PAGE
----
As Friedman made in-roads in the Japanese music scene, word of his success started spreading back home to American heavy metal fans. His newer solo albums — now finding a comfortable middle ground between the guitar histrionics of his youth and the Japanese pop influences of his recent years — did not have strong distribution in the United States. Friedman had zero intention of ever focusing on the American music market again until he was contacted by Los Angeles heavy metal label Prosthetic Records three years ago about reissuing his Japanese albums in America.

After those reissues went well, Friedman’s re-introduction to American heavy metal audiences was completed with the release of his 2014 album, Inferno, followed by a 35-date club tour with his Japanese band, his largest ever in America and first since 2003.

During our discussion, the topic turns to the growing acceptance of Japanese pop culture by American audiences. A July performance by Japanese heavy metal act Babymetal sold out the Wiltern months in advance. Anime streaming service Crunchyroll is one of the most popular subscription services in internet TV. A recent sold-out WWE NXT wrestling show at the Hollywood Palladium featured Shinsuke Nakamura, a Japanese wrestler who had spent his decade-long career in his homeland before signing with WWE less than a year ago. Friedman also noticed this growing acceptance of Japanese culture on his most recent American tour.

“When fans came to my meet-and-greets, they used to only talk about how they were influenced by my guitar playing,” says Friedman. “Now, that happens about half the time, but the other half of the time, I have people say, ‘Because of you, I speak Japanese now,’ [then they] try to speak Japanese with my band members. It makes me really happy to see that.”

As he returned to American heavy metal circles, Friedman began fielding the inevitable questions of whether he would ever consider returning to Megadeth. But despite rumors of a possible Rust in Peace-era reunion, Friedman sounds skeptical.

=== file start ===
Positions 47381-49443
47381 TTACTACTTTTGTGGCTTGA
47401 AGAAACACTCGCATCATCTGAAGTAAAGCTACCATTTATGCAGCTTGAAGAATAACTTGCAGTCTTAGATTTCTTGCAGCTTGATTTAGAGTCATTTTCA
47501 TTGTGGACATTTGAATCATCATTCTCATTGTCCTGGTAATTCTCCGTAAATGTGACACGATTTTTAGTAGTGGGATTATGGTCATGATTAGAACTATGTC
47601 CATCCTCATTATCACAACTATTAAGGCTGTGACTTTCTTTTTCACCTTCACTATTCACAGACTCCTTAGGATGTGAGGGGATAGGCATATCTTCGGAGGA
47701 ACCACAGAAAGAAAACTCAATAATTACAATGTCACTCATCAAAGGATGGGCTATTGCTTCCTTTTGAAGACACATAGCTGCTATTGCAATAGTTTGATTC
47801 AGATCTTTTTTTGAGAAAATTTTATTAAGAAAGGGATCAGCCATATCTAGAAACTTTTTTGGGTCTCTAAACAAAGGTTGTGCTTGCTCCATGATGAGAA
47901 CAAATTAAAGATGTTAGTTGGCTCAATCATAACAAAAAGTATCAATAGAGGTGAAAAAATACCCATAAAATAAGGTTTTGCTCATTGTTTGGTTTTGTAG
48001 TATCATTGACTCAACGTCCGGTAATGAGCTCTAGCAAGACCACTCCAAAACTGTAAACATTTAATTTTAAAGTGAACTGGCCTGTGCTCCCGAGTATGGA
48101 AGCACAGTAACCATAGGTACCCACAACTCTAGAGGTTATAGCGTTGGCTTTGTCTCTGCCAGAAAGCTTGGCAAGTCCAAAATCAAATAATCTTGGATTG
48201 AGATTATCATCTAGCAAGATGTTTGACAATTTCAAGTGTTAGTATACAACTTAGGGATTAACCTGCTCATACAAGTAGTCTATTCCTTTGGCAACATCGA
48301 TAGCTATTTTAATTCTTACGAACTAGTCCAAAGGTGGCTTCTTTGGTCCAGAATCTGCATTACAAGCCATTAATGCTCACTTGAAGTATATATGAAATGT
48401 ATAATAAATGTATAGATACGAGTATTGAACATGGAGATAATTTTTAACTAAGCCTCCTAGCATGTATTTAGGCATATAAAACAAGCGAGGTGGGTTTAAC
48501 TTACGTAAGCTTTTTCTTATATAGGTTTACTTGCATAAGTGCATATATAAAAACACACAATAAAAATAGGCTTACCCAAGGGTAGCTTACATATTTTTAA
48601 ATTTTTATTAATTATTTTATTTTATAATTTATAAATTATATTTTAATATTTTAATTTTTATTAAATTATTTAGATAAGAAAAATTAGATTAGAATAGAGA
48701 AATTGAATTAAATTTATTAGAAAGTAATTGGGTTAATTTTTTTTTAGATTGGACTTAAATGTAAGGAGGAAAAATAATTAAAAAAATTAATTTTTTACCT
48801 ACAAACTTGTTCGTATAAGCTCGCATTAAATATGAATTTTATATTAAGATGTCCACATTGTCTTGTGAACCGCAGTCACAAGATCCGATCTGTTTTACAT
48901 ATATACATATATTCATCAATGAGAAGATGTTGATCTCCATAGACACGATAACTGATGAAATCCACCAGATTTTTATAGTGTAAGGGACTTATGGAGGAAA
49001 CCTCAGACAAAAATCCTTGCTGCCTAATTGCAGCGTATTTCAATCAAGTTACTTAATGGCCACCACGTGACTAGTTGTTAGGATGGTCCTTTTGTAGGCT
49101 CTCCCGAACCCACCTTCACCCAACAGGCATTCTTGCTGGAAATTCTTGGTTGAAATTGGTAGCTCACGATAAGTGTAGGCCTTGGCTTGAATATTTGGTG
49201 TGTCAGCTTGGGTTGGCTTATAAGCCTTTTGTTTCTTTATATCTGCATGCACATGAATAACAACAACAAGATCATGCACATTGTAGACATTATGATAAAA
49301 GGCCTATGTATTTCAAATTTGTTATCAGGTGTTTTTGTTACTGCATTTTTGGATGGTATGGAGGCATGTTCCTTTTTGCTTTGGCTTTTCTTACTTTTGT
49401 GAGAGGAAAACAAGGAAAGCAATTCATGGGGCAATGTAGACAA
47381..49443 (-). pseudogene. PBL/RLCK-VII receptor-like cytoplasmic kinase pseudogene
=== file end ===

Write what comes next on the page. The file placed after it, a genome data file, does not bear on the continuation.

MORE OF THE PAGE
“I think anyone that has something as good as Rust In Peace in their history doesn’t want to revisit it unless you are going to top it,” he says. “I didn’t see any reason to mess with that. I didn’t see a reunion being what it could be and what the fans deserved. If I were to revisit that, there would have to be a reason for me to do that beyond, ‘Let’s go back and do it again.’ That’s not a good enough reason.”

In the meantime, Friedman is working on a new solo album, set for a spring 2017 release. In the last three years, he has toured the world multiple times, performed at Nippon Budokan in Japan with AKB48, at the Tokyo Dome with New Japan Pro Wrestling, at the Hollywood Bowl with Rodrigo y Gabriela, and in Argentina with the grandson of Argentinian tango legend Astor Piazzolla. Life after Megadeth for this ex-pat guitarist seems to be going pretty well.

“I don’t know if the kid that signed the Shrapnel Records contract in ’87 could pull it off,” says Friedman of his diverse array of gigs. “But this guy can.”